Do You Fight Dirty?
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Meta is my favorite prefix. It refers to whatever follows it: meta-cognition means thinking about thinking, or a meta-blog is a blog about blogging.
Meta-incompatibility means incompatibility about incompatibility. If you and your partner negotiate incompatibilities using different styles, tactics, tones and strategies, you have a meta-incompatibility problem—an incompatibility in how you negotiate the incompatibilities.
There will be incompatibilities in any relationship—between husband and wife, lover and lover, parent and child, friend and friend, colleague and colleague, boss and employee, teacher and student. Since incompatibilities are inevitable, your relationships' sustainability will depend on how you negotiate your incompatibilities, the impasses that inevitably arise.
Remember the card game War and how you handle it when two people put down the same cards simultaneously causing an impasse? You break the impasse by escalating, each putting three cards face-down and one card facing up on your tied cards, the higher top card winning all the cards. You break the impasse with a meta-competition, a competition about the competition between two tied cards.
If you and your partner want to do different things together this evening, this weekend, this year or with your lives, you’re at an impasse, an incompatibility that has to be decided by escalating to a higher or meta-level. If your ways of deciding at a meta-level are incompatible, you’ve got a problem, just as in War, you get to an impasse and your partner insists on a different method for escalating to resolve it.
When push comes to shove, do you and your partner push and shove differently? Do either of you use techniques the other doesn’t trust? If so, you may be meta-incompatible. It’s another way of saying we think someone doesn’t fight fairly.
You probably won’t know whether you’re meta-incompatible until push comes to shove. Your partner was easygoing until you hit a particularly serious impasse, and now you’re amazed by the strategies he employs. Most of us pledge we wouldn’t use certain “unfair” techniques, forgetting or ignoring that actually we do when in our eagerness to prevail they become irresistible.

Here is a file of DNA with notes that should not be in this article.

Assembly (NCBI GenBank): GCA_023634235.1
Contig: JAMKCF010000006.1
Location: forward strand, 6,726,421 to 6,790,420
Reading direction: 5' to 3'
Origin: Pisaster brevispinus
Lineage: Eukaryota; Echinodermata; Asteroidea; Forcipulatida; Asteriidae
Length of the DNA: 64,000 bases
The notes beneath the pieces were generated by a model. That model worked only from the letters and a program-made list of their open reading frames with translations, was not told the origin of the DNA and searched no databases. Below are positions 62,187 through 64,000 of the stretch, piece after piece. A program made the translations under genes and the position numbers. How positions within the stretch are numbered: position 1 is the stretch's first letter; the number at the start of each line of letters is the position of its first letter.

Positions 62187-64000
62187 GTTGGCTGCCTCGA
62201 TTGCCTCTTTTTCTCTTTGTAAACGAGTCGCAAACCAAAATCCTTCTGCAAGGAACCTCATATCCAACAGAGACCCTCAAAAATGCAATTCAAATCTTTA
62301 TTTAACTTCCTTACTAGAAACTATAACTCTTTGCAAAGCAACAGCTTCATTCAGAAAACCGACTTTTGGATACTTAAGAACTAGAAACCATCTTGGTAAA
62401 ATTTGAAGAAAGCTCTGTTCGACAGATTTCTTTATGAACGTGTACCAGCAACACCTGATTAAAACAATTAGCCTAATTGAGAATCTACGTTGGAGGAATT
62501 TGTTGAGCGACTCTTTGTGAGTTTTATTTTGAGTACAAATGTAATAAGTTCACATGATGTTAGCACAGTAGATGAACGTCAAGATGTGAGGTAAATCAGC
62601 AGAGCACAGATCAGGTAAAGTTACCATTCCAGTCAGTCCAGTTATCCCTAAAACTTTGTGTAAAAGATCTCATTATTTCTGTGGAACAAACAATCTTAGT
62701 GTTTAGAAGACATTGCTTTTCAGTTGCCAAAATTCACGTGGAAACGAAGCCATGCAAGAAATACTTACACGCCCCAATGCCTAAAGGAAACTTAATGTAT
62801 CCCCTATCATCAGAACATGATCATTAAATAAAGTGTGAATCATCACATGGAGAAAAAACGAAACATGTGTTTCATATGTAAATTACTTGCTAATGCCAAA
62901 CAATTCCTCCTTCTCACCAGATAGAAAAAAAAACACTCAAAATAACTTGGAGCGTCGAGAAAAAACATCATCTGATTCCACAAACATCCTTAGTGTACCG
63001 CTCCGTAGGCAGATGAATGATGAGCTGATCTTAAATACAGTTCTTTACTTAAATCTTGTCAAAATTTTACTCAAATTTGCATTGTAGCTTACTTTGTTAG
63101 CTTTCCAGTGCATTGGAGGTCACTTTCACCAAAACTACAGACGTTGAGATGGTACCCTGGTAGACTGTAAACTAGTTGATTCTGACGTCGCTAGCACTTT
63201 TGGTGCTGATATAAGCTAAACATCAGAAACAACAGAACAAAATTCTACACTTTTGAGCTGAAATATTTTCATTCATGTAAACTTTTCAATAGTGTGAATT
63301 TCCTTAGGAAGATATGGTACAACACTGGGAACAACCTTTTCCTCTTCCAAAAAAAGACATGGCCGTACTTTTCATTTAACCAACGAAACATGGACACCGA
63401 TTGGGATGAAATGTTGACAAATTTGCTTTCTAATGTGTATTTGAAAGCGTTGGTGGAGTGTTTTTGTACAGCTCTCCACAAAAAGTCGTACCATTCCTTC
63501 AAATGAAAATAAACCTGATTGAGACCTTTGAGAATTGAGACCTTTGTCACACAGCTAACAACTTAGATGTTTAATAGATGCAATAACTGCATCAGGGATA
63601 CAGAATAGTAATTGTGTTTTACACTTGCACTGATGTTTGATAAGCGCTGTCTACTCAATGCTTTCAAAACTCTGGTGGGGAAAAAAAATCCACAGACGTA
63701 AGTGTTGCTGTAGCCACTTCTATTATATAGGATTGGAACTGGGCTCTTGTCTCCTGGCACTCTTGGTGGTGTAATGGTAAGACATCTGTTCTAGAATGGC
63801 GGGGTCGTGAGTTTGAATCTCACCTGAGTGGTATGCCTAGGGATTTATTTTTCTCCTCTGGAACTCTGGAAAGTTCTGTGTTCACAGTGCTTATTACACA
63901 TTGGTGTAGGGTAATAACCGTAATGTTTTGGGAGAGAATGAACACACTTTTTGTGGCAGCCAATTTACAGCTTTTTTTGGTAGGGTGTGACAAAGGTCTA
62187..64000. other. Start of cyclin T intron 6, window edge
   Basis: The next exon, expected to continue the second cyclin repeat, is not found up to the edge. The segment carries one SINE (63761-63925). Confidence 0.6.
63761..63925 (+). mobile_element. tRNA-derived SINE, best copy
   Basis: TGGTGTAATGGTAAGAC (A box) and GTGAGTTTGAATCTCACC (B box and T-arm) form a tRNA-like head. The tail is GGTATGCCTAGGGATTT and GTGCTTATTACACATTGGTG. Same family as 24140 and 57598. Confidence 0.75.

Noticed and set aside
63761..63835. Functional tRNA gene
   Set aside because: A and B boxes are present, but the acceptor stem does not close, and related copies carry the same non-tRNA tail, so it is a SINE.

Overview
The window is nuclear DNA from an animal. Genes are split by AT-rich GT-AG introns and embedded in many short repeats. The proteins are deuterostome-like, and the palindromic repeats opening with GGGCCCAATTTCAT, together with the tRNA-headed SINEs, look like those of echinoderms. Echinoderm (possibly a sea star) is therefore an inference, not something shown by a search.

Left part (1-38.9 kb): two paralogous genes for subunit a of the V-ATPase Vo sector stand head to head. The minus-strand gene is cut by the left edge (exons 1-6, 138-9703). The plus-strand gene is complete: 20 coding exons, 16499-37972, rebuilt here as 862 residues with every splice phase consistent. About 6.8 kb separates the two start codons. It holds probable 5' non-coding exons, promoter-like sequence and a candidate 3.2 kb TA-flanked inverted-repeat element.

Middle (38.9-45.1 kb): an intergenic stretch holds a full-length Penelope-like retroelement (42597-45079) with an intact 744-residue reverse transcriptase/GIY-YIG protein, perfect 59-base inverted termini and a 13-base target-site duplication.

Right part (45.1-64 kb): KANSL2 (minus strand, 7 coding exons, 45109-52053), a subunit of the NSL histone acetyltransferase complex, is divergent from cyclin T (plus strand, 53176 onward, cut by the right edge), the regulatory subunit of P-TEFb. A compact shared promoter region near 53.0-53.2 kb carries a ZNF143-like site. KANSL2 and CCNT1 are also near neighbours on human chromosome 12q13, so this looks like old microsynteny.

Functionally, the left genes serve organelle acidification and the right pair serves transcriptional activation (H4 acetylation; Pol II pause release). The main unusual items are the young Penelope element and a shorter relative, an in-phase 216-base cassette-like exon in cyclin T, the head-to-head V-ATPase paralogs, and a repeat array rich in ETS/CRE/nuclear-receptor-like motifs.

Very few of us are very thoughtful or precise about our pledges to fight fairly. We pledge ourselves to any moral standard that sounds virtuous, but often our pledges are so loosely worded we can always deny violating them in practice. In conflict, when the stakes go up, we tend to apply our moral standards selectively, a double standard. Your partner, for example, has pledged not to be “critical,” whatever that means, and accuses you of being critical of him, yet can’t see the places where he is critical of you.
War is generally a boring game, the highlights being those little escalations. I remember a few times when as kids we tied, escalated, and our top cards were tied too, which thrilled us no end, and called for another escalation. That’s a meta-meta-competition, a fight about a fight about a fight. Once I even got to a meta-meta-meta-competition, and had to escalate yet again.
Likewise, you can reach an impasse in negotiation, each of you accusing the other of not fighting fairly. Maybe you think your partner fights so unfairly that you give up, but your partner says giving up is totally unfair. At that point you’re dealing with meta-meta incompatibility.
Meta-meta-incompatibility sounds more exotic and rare than it is. Chances are good you’ve got at least one ex-partner who became your ex because of meta-meta-incompatibility. For example, a debate like this:
You: This is futile. We don’t see eye to eye.
Your partner: It’s not futile. We’re at an impasse but we should be able to negotiate it.